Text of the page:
Much has changed for Manchester City in recent years but @SteTudor123 takes us on a journey back to Maine Road and the club's roots...

  • The Etihad Stadium has seen sustained success in modern times

  • It is a stadium synonymous with Manchester City’s domestic dominance 

  • But Maine Road will always be the club’s spiritual home

The latest Premier League Odds has Manchester City down as firm favourites to win the league this season, an unsurprising upshot of Pep Guardiola’s Blues securing four titles in the last five seasons.

It is a domination of English football that has taken place at the Etihad Stadium, otherwise known as the City of Manchester Stadium, that was erected for the Commonwealth Games, held in 2002.

Soon after, the Cityzens moved in and soon after that their fortunes were transformed seismically by a takeover that furnished them with enormous wealth and potential. A good many trophies followed.

It is somewhat inevitable therefore that this modern edifice, plonked like a spaceship in the middle of Beswick has become synonymous with the very best of Manchester City, housing trophy-lifts from club legends like Vincent Kompany and staging the brilliance of Kevin De Bruyne and David Silva.

By extension and by comparison, the club’s former home Maine Road is viewed in an altogether different light, it being slightly down-at-heel and largely associated with periods of plight.

After all, a swathe of fans who attend the Etihad now went to Maine Road in their youth, and they would head to games excited and usually leave disappointed. In City’s last eight years at the ground, they endured three relegations.

In a much broader context however, this amounts to nothing more than recency bias and that’s because the overall truth is that this unique and distinct ground, constructed in 1923 amidst a latticework of Moss Side housing, and sadly torn down eighty years later, gave the game memories like few others ever have.

It is 1934 and City are playing a Stoke side complete with the great Stanley Matthews in a FA Cup clash.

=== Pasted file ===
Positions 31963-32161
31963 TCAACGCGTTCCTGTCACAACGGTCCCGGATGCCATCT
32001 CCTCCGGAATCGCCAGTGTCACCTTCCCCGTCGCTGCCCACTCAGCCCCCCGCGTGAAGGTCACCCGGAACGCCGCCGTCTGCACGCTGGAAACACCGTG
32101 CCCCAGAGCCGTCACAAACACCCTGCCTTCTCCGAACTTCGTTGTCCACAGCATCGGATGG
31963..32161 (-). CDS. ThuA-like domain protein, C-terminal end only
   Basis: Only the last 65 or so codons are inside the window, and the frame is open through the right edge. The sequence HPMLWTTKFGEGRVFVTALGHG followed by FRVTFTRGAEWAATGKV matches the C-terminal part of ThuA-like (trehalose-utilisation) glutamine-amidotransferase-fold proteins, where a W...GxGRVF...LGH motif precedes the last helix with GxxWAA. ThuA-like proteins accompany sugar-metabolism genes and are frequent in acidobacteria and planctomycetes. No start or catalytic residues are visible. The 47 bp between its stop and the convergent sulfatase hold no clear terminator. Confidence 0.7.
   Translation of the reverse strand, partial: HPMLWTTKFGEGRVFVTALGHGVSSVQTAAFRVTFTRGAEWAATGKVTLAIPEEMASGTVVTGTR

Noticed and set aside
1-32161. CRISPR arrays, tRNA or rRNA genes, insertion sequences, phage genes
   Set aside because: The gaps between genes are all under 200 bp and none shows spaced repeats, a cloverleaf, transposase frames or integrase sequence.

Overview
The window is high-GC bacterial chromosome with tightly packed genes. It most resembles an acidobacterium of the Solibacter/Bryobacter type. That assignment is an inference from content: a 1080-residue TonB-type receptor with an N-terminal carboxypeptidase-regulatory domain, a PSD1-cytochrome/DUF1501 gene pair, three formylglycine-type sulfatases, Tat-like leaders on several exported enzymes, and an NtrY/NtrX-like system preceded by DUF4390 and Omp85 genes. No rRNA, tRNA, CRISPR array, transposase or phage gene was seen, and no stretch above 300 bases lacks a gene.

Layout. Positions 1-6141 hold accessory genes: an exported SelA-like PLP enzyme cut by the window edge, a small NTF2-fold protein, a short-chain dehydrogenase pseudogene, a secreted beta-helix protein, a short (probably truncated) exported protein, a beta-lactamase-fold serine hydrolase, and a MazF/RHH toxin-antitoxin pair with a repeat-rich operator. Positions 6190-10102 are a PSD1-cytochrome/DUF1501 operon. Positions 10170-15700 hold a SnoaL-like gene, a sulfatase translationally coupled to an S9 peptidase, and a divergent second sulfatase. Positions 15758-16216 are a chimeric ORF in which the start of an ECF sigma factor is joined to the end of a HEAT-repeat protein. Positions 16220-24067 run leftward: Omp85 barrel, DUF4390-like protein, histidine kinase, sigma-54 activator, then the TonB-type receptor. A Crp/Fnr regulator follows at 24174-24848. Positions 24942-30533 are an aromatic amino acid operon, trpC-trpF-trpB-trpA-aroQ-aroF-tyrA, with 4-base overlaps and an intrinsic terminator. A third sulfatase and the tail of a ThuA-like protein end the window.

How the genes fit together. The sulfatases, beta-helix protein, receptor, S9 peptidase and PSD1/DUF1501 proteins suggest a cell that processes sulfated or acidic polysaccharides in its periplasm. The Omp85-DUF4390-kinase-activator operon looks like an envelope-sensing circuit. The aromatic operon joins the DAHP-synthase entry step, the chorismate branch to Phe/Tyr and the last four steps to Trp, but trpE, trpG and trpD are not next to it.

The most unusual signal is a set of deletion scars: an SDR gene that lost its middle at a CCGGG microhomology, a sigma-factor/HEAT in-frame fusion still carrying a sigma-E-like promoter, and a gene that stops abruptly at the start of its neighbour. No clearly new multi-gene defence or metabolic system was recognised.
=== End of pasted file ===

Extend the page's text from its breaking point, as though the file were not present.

The Blues would go on to win the cup that year, adding to their trophy-haul two years later with a league title courtesy of a vintage team illuminated by sporting behemoths, including Matt Busby, Sam Cowan and a keeper in Frank Swift whose hands were so large they were compared to frying pans.

An astonishing 84,569 turned up that afternoon as Stoke were defeated 1-0, a record attendance for a club side that lasted for 82 years until a thousand more saw Spurs play Bayer Leverkusen in the Champions League.

A few years later, City’s big rivals Manchester United shared Maine Road, following bomb damage inflicted on Old Trafford during the war, and a few years later still, along came the most magnificent City side of them all, an exuberant, title-winning collective headed by the club’s famed triumvirate of Bell, Lee and Summerbee.

Despite stylishly plying his trade in midfield, only three players in the club’s history have ever out-scored the peerless Colin Bell.

City weren’t exactly bad in the Seventies either, challenging Liverpool for the league, and these celebrated players, and special teams exhibited their brilliance always in front of enormous crowds, high numbers that persisted even when seating was introduced in the Fifties.

That’s because down one side of Maine Road stood the mighty Kippax, the longest single terrace in English football. The Kippax was a legendary place, vast and tribal. In there a multitude of stories were born.

Across stood the main stand, with its curved white roof, and next to that, behind one goal, was the cantilevered North Stand, beautiful in a fashion.

Outside were a maze of ginnels, and a faint hint of smog on an autumn day, and the bellows of men selling the Football Pinks. All around were sights and sounds that were so intrinsically Manchester.

The football odds have City down as favourites this term while the Etihad has become synonymous with success.

But the very best of Manchester City is now a bunch of flats standing in Moss Side. It was once a home to football, the likes of which it was a privilege to see.

*Credit for all of the photos in this article belongs to AP Photo*

Stephen Tudor is a freelance football writer and sports enthusiast who only knows slightly less about the beautiful game than you do.

A contributor to FourFourTwo and Forbes, he is a Manchester City fan who was taken to Maine Road as a child because his grandad predicted they would one day be good.